UMass basketball: Minutewomen advance in Atlantic 10 tourney with 54-49 win over La Salle

Chinenye Odenigbo and the UMass women’s basketball team opened its Atlantic 10 Tournament run with a 54-49 win over La Salle in the first round on Wednesday in Henrico, Va.

Chinenye Odenigbo and the UMass women’s basketball team opened its Atlantic 10 Tournament run with a 54-49 win over La Salle in the first round on Wednesday in Henrico, Va. PHOTO BY CHRIS TUCCI/UMASS ATHLETICS

By GARRETT COTE

Staff Writer

Published: 03-06-2024 3:25 PM

The previous two times the UMass women’s basketball team played La Salle this season, the Minutewomen held late leads in the fourth quarter and watched them slip away en route to two heartbreaking conference defeats.

But on Wednesday afternoon in Henrico, Va. in the first round of the Atlantic 10 Tournament, UMass refused to let history repeat itself, and, as they say, the third time was the charm.

Behind 12 huge second-half points from Tori Hyduke (14 points overall), the No. 13 Minutewomen entered the fourth frame with a lead and this time held onto it for a 54-49 win over the N0. 12 Explorers.

The victory stood as UMass’ (5-26) second in a row, something it hasn’t done all season. The Minutewomen will be right back at it on Thursday against No. 5 Duquesne in the second round at 1:30 p.m. 

“The teams that just want it a little bit more here in these early round conference games are the teams that get it done, and I was proud of our team for being that group today,” UMass head coach Mike Leflar said.

A Bre Bellamy 3-pointer built UMass’ lead up to nine, 49-40, with four minutes, 37 seconds remaining in the fourth quarter, giving the Minutewomen a chance to right their previous wrongs with an all too familiar situation.

But La Salle didn’t go away quietly, as it scored the game’s next six points and cut the deficit to just three while holding UMass scoreless for almost four full minutes.

Instead of collapsing under pressure however, the Minutewomen lineup of Hyduke, Alexsia Rose, Stefanie Kulesza, Bre Bellamy and Lily Taulelei closed things out with clutch defense and key makes at the free throw line.

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Chinenye Odenigbo put together one of her best games of the season for UMass, tallying 13 points and seven rebounds before exiting with an apparent head injury late in the game.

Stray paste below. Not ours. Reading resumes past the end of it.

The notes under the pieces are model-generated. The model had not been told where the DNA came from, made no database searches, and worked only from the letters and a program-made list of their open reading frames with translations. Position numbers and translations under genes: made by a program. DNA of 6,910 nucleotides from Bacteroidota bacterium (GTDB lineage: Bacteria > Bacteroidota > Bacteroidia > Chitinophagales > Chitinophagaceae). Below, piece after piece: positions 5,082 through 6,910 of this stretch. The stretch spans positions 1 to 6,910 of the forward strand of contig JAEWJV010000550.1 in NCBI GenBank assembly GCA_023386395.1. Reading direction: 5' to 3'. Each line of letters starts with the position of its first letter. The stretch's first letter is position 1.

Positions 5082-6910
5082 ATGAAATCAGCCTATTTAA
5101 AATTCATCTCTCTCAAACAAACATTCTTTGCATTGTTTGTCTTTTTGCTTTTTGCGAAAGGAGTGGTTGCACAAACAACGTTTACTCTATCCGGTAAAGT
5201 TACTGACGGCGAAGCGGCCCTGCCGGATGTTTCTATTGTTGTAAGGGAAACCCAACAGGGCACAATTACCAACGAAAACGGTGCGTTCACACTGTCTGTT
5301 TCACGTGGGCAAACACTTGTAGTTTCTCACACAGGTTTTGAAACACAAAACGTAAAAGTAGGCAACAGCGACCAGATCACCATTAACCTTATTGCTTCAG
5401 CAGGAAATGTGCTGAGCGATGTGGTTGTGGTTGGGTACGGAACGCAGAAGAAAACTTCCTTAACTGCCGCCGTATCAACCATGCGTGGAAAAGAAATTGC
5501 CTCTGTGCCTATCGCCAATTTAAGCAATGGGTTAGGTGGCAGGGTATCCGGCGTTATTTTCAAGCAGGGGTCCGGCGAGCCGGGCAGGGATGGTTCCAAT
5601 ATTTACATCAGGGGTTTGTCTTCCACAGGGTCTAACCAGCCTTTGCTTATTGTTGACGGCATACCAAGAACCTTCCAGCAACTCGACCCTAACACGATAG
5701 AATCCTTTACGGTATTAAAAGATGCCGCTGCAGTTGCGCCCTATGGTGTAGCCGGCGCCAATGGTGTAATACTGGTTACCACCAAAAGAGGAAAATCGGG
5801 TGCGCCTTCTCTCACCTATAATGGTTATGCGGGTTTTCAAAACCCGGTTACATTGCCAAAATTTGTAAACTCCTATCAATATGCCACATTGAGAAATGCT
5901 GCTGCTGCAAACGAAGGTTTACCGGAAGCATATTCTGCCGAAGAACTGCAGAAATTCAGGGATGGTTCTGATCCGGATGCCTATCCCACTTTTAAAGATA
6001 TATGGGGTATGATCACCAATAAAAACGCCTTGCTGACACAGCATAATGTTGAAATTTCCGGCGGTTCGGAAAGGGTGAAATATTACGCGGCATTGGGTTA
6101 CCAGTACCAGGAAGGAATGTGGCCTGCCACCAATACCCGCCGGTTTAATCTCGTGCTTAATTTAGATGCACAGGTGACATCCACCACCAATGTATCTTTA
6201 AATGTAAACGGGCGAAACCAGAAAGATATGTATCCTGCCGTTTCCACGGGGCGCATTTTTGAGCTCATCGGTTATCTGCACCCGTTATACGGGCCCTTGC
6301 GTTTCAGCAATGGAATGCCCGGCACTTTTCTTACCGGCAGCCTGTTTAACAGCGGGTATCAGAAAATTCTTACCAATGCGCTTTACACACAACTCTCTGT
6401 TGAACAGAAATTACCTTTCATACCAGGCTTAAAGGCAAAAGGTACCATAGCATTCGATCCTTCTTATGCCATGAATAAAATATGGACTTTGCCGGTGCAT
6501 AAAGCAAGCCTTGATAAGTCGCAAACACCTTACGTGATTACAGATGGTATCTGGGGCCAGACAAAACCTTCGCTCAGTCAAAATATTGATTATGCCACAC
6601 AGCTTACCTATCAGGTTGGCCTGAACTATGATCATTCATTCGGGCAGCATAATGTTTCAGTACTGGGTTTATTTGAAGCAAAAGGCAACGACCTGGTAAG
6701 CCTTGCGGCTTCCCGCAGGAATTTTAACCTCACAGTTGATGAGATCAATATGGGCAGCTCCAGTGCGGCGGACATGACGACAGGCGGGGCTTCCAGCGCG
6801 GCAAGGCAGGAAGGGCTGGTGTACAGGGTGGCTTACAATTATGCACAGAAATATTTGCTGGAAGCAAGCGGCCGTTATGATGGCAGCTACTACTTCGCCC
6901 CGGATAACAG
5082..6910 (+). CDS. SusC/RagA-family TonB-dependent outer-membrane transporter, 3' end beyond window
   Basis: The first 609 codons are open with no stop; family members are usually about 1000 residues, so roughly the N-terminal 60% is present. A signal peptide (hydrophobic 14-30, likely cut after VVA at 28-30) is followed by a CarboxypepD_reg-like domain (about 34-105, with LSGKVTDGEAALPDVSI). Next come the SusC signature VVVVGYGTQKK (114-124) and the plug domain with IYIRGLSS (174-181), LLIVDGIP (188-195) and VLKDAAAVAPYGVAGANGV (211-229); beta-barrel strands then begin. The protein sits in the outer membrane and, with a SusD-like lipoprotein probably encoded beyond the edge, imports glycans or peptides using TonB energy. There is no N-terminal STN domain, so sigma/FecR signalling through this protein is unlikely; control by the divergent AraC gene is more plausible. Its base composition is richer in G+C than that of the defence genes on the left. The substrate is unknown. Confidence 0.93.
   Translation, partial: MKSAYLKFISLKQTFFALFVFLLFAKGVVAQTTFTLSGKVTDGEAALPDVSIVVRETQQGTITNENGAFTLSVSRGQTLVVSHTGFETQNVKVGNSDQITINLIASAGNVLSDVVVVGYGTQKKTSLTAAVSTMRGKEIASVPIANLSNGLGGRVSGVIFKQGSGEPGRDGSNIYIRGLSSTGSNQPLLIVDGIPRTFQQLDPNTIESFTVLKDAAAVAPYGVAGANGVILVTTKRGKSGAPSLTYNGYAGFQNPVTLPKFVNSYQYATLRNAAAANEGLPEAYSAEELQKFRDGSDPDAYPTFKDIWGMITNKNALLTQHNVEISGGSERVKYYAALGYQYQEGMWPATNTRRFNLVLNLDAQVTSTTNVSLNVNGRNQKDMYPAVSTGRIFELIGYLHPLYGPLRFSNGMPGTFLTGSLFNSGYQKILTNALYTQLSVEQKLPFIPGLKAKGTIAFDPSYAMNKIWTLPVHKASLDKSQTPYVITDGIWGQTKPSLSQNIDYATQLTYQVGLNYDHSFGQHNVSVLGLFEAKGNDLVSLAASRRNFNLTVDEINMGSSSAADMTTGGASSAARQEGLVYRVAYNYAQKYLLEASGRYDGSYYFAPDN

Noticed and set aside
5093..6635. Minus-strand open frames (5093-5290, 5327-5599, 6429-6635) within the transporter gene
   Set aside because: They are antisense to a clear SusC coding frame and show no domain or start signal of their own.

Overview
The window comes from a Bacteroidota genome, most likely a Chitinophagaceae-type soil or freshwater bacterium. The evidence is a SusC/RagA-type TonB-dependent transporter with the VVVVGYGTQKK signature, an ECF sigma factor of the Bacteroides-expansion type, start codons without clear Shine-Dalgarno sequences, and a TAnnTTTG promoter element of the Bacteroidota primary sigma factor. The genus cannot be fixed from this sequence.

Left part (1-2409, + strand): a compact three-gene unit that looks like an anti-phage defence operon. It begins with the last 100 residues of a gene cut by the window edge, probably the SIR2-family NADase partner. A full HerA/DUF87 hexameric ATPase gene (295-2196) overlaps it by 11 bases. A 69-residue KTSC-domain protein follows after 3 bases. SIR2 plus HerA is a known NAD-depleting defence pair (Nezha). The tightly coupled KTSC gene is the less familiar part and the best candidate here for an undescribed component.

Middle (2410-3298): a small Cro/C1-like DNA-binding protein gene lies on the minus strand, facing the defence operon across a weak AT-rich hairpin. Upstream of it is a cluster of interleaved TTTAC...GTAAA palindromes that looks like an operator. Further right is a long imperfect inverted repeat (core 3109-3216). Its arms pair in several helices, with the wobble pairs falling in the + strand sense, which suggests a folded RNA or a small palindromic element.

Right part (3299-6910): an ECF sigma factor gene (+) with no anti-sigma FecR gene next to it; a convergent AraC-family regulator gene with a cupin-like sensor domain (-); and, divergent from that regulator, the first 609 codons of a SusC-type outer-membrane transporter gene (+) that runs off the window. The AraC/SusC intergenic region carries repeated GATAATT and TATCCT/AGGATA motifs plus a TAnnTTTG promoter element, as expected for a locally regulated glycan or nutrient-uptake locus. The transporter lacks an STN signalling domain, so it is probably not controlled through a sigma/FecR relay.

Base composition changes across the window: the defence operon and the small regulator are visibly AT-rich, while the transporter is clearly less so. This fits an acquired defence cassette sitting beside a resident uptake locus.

“We certainly made it interesting,” Leflar said. “I thought we lost a little bit of energy midway through, or even at the end of the second quarter... But that one group that was in there in the third and fourth quarter, I thought played great. They played together, moved the ball and kept La Salle at bay.”

La Salle ranks in the top 10 in the country in 3-point attempts per game, and it certainly wasn’t shy on Wednesday. The Explorers jacked up 29 shots from behind the arc, several of them coming in the first half of the shot clock.

Leflar expected that coming in, so he ensured his team was prepared to sprint back on defense and at least contest those 3-point looks.

“I just think transition defense is huge, and it was huge for us today protecting the 3-point line,” Leflar said. “We know La Salle shoots a lot of 3s.”

Four UMass players scored in double figures. Hyduke and Odenigbo were the team’s leading scorers, while Kulesza and Rose each added 10 points for the Minutewomen.

Kulesza (13 rebounds) and Odenigbo got things started with a strong first half, helping UMass to a slim 22-20 advantage at the break. Hyduke took over in the second to propel UMass to consecutive wins after beating St. Bonaventure to end the regular season last week.

“I’m so pleased that we have the opportunity, and we’re playing with a little momentum,” Leflar said. “And that is a thing especially in March.”

The Minutewomen are in search for a third win in a row when they take on the fifth-ranked Dukes Thursday afternoon. A conference tournament victory isn’t just huge for helping Leflar build for future years to come, it’s also important because now UMass truly feels a part of the environment down in Virginia.

And it’s March, so anything can happen – last year’s No. 5 seed lost in the second round.

“It was so important, for me personally, for our program, that we won today, because now that we won, you really start to feel like it’s a tournament,” Leflar said. “We were the first game, and we had to bring our own atmosphere and energy, and that’s understandable. But now, just going back to the hotel, preparing in the hotel, it gives our team that tournament feel… I’m just happy we [get to] experience that.”